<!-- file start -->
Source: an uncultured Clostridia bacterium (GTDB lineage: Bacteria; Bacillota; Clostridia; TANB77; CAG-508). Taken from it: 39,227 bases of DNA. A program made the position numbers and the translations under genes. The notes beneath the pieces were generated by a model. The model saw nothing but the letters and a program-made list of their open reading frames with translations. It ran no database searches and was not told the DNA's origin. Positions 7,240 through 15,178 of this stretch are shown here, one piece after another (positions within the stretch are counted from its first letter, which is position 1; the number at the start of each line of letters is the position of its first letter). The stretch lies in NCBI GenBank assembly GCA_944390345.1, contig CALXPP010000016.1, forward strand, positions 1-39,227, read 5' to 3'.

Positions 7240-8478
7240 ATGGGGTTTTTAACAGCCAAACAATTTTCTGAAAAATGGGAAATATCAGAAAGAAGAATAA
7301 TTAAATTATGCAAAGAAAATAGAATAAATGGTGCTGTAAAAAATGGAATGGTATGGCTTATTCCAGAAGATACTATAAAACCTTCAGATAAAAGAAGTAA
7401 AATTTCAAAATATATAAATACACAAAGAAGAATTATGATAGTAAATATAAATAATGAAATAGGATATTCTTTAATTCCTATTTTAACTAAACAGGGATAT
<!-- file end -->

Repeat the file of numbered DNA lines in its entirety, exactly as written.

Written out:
Source: an uncultured Clostridia bacterium (GTDB lineage: Bacteria; Bacillota; Clostridia; TANB77; CAG-508). Taken from it: 39,227 bases of DNA. A program made the position numbers and the translations under genes. The notes beneath the pieces were generated by a model. The model saw nothing but the letters and a program-made list of their open reading frames with translations. It ran no database searches and was not told the DNA's origin. Positions 7,240 through 15,178 of this stretch are shown here, one piece after another (positions within the stretch are counted from its first letter, which is position 1; the number at the start of each line of letters is the position of its first letter). The stretch lies in NCBI GenBank assembly GCA_944390345.1, contig CALXPP010000016.1, forward strand, positions 1-39,227, read 5' to 3'.

Positions 7240-8478
7240 ATGGGGTTTTTAACAGCCAAACAATTTTCTGAAAAATGGGAAATATCAGAAAGAAGAATAA
7301 TTAAATTATGCAAAGAAAATAGAATAAATGGTGCTGTAAAAAATGGAATGGTATGGCTTATTCCAGAAGATACTATAAAACCTTCAGATAAAAGAAGTAA
7401 AATTTCAAAATATATAAATACACAAAGAAGAATTATGATAGTAAATATAAATAATGAAATAGGATATTCTTTAATTCCTATTTTAACTAAACAGGGATAT